Today’s Sunday Star Times has taken a thoughtful and informed leap into the Auckland transport debate with their Bright Lights Big Mess article, where they examine Auckland’s transport woes in light of advice from overseas – and the result is a resounding indictment of the National Government’s road-building mantra. The key quote is this one, from Paul Mees at RMIT in Melbourne:
Auckland has spent more on roads per head than any Australian city – and look at the results, Mees says. “There’s nothing remotely comparable to Spaghetti Junction in any Australian city – nothing on the scale of that. Auckland has that, and yet it has worse traffic congestion than larger cities that don’t have it.”
And further on in the article:
“I actually use Auckland in some of my books on the basis that it’s one of the most extreme cases in the world of a city that’s spent 50 years putting all of its eggs in the motorway basket. It isn’t reasonable for someone to say Auckland should have invested more in motorways, because there’s no one who’s invested more in motorways, relative to its population and income, than Auckland.”
As international experts have been pointing out for many years, building more roads generates more traffic – demand will forever outrun supply. And for all the billions of dollars that have been poured into Auckland’s motorway network, it can’t be said that the quality of life or even the time necessary to travel across the city has changed for the better in the last three decades.
A recent trip to Auckland was illuminating. I stayed overnight in the Beaumont Quarter, a delightful urban infill development at the base of the Ponsonby rise in St Marys Bay. Aside from the highly attractive surroundings, the chief reason for choosing the location was the walkability to my meetings in town, and some familiarity with the area thanks to living in Ponsonby back in the 80’s. Time-wise, it took about the same 20 minutes to walk to the downtown high-rises as I would have spent walking to work in Wellington – but the sheer volumes of traffic, continual road noise and anti-pedestrian engineering made it a singularly unpleasant experience.
The thing that struck me the most was the pervasive road noise. Everywhere I walked in Ponsonby and the CBD was overwhelmed by the roar of traffic, which barely diminished into the small hours of the morning. Waking briefly at 3am, I was astounded that the traffic volumes on the Victoria Park flyover were barely any less than during the day – although the noise seemed to be more the bass rumble of heavy commercial vehicles rather than the generic rush of cars.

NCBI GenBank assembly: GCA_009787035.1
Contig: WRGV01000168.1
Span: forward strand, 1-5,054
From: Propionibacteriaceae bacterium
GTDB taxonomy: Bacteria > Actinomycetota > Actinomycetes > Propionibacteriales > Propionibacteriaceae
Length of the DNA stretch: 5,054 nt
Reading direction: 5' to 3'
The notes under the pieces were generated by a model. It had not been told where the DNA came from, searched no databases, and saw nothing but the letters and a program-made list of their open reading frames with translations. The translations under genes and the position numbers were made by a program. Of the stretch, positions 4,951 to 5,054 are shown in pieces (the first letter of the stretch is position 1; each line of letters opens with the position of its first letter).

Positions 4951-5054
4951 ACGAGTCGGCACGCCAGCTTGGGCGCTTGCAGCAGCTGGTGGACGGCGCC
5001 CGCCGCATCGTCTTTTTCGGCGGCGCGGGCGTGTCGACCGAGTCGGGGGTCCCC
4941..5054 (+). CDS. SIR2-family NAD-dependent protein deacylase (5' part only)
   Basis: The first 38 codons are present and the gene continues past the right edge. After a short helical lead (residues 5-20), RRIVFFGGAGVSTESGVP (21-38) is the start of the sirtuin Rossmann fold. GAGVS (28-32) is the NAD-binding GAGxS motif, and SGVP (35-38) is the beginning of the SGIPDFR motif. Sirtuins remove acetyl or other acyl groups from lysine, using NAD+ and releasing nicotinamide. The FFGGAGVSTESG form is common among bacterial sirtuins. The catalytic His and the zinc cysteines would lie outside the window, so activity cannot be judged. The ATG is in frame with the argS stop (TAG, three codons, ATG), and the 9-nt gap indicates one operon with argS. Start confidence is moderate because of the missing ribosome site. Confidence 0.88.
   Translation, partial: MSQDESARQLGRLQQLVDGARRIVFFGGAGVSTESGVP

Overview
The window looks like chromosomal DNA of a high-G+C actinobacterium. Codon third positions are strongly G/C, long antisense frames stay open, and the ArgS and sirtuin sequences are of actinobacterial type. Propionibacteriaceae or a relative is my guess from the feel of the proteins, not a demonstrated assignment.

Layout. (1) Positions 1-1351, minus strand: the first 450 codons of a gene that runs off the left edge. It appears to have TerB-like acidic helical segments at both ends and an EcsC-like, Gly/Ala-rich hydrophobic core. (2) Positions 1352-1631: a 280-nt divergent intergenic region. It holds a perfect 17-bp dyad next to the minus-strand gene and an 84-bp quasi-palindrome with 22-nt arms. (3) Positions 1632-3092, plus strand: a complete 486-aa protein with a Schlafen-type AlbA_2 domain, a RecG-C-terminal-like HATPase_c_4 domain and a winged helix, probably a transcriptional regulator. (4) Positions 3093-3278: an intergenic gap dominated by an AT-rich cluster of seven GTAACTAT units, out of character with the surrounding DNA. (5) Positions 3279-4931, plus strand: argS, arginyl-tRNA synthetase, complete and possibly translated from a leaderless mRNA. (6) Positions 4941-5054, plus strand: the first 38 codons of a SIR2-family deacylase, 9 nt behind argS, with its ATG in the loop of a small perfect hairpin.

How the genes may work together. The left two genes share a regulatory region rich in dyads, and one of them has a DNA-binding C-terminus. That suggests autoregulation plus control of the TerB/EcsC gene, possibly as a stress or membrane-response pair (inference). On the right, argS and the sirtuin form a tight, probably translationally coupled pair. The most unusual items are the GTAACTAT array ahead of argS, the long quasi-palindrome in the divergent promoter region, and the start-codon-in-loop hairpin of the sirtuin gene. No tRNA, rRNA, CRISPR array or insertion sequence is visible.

And everywhere I went in Auckland the story was the same; conversations in cafes were regularly drowned out by sudden bursts of traffic noise; it was impossible to make yourself heard standing on a street corner; every change of lights resulted in a torrent of noise as the traffic raced away to the next intersection. It was a graphic demonstration of the fact that Auckland has capitulated to the car and the motorway and the tyranny of the traffic engineer, and all it has succeeded in doing is destroying every other urban value.
There’s a lesson here for Wellington. While more motorways won’t achieve the lower congestion and better economic performance their promoters claim, they do have a demonstrated ability to thoroughly degrade the urban fabric of a city. The opponents of the flyover at the Basin Reserve point out that the traffic noise will simply drown out the sound of the cricket game, and that the noxious fumes from cars and buses and trucks will wash across the sports grounds in waves. And the Victoria Park flyover in Auckland is a glimpse into this possible future for the Basin Reserve: a little used green space, surrounded by roads, beset by noise and fumes, crossed by a flyover taken straight from the set of Blade Runner, all hard-edged graffiti and pollution and urban dysfunction.
Lying awake in the small hours, listening to the mindless roar of the traffic, smelling the ozone on the breeze, it’s hard to see how the motorway binge has benefited Auckland or its residents. The Sunday Star Times is right – motorways are the problem, not the solution. It’s a lesson we badly need to learn in the Capital.